**K-2 Math: Even &
Odd**

**Today's Snack:**
Line up a handful of red or green grapes in two lines. Count the number of
grapes in each line. Do you have the same number of grapes in each line? If so,
your total is "even." But if you have one more grape in one line than you do in
the other, your total is an "odd" number. Don't worry, they taste the same - so
eat them and enjoy a nice glass of white grape juice with them!

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**Supplies:**

**15 pennies | scratch paper and
pencil**

Learning the difference between
"even" and "odd" numbers is a good way to start learning about multiplication
and division, even when those math skills are still years ahead of you in
school.

A number is "even" if it can always be grouped by
two's. Count by two's: 2, 4, 6, 8, 10, 12 . . . and so on. Those are "even"
numbers.

If we say that a number is "odd," we
don't mean that it is weird. :>) We mean that the number CAN'T be evenly
grouped by two's. We will always have one left over if the number is "odd." So,
for example, 2 and 4 are "even," but 3 and 5 are "odd."

*If you lay out 15 pennies in two rows, and have one left over,*

*does that tell you that 15 is an "even" number or an "odd" one?*

* *

Let's try it with some pennies. Lay out six pennies
on a table or desk. Put them in two rows. How many pennies do you have in each
row? (Three) Do you have any left over? (No) This shows that six is an "even"
number. When we divide it into two parts, we come out "even," with nothing left
over.

Now try this with seven pennies.
Place them in two rows. Now how many pennies do you have in each row? (Three in
one row, and four in the other) See how you don't end up with "even" rows? This
shows that seven is an "odd" number - when we divide it into two parts, we have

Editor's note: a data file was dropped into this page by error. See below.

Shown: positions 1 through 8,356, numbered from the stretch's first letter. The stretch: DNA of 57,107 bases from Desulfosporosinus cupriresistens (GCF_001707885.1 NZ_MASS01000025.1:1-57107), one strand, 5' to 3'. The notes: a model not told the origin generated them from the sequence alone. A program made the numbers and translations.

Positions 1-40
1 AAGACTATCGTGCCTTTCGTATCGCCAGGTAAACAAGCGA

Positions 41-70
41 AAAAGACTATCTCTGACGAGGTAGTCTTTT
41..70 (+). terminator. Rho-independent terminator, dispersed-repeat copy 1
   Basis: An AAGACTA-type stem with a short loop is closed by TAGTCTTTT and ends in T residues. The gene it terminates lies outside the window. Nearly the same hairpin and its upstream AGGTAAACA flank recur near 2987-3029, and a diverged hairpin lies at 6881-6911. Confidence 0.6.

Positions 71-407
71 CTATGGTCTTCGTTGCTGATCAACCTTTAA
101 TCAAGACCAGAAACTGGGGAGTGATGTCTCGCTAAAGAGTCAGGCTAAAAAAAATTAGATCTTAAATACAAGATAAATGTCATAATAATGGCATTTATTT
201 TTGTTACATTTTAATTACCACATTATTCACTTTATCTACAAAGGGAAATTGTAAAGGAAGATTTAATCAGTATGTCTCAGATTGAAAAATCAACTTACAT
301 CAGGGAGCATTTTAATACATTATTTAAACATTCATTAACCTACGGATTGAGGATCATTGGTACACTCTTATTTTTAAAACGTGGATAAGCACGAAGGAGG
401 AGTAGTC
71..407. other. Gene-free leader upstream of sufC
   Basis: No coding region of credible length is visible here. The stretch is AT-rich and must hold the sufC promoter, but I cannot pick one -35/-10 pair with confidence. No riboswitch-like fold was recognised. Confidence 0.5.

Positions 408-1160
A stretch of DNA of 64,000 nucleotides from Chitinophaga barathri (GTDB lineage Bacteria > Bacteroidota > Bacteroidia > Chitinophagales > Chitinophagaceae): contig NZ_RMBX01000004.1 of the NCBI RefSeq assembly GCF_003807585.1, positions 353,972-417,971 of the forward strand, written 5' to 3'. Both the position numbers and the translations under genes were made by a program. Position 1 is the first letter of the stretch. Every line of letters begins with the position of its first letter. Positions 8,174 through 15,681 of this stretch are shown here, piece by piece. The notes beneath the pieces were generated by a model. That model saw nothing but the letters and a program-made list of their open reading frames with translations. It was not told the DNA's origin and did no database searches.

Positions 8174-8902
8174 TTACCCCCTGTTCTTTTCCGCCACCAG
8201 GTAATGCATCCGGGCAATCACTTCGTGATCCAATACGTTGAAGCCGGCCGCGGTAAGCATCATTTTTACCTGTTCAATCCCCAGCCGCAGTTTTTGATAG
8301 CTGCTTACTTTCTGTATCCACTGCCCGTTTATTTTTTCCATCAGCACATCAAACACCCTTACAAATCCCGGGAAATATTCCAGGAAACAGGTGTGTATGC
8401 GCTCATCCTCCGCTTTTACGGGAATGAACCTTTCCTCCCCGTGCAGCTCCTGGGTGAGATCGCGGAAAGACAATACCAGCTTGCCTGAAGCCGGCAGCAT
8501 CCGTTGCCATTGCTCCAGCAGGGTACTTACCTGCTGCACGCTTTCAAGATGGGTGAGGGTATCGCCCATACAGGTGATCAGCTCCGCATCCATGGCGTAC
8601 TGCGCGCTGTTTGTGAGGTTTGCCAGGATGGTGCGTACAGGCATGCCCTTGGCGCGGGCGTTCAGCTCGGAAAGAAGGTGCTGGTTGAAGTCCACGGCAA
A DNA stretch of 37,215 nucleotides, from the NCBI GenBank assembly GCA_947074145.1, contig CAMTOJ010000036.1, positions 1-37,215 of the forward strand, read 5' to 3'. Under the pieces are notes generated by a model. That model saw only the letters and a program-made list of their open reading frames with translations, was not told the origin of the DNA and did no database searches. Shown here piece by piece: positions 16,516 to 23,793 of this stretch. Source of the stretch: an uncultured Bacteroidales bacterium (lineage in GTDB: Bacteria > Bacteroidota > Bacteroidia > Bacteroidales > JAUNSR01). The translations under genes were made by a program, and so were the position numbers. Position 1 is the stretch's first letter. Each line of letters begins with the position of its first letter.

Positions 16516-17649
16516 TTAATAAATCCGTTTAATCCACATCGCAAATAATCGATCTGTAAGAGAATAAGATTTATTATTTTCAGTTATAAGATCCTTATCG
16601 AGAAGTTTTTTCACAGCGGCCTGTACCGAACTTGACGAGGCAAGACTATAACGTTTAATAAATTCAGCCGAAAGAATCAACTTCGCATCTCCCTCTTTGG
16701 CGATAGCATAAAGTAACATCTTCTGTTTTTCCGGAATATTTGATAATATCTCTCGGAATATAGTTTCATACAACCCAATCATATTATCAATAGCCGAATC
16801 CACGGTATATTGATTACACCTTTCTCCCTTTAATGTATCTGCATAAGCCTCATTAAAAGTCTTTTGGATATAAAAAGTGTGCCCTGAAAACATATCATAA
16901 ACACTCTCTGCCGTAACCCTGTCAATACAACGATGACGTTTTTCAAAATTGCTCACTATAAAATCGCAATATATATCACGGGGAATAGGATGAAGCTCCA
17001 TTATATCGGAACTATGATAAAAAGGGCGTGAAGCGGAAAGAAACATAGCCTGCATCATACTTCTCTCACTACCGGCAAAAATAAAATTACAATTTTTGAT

one left over.

Try this again with 10 pennies, 11,
and 15. Based on results, do you think 10, 11 and 15 are "even," or "odd"?
(10=even, 11=odd and 15=odd)

Now let's work a little bit with our
scratch paper on some basic addition problems, to see something else
interesting about "even" and "odd" numbers.

If you add two "even" numbers, do
you think the answer is probably "even," or "odd"? Let's try it - 2 is "even,"
so what if we add 2 + 2? The answer is 4 - another "even" number. In fact,
whenever you add two even numbers, the result will always be "even," too. Try
it with some other even numbers you know. Can you ever come up with an "odd"
answer when you add two "evens"? No.

But what if we add two "odd"
numbers? Will the answer be "odd," too? No! Let's try it - 3 is an "odd"
number, so let's add 3 + 3. The answer is 6 - which is an "even" number! Try
adding two other "odd" numbers, and see if the answer ever comes up "odd." How
about 5 + 7, or 9 + 11? Amazing! The answer is always "even." Here's the rule:
adding two "odd" numbers always produces an "even" answer.

The only time you ever get an "odd"
answer with addition is if you add an "even" number with an "odd" number. Let's
try it: 2 is even, and 3 is odd. Let's add them: 2 + 3. The answer, 5, is
"odd."

It's the same thing with
subtraction. Any time you subtract an "even" number from another "even" number,
the answer will be even. For example: 8 - 6 = 2 and 10 - 4 = 6. Any time you
subtract an "odd" number from another "odd" number, the answer will be "even,"
too. Examples: 9 - 7 = 2, 5 - 3 = 2.

The only time a subtraction answer
will be odd is if you subtract an "odd" number from an "even" one. For example:
10 - 7 = 3 and 8 - 7 = 1. Try a few examples of your own.

Numbers are odd, aren't they? But if
you master concepts like this, you won't just be "even" with your peers in
math. You'll be 'way ahead!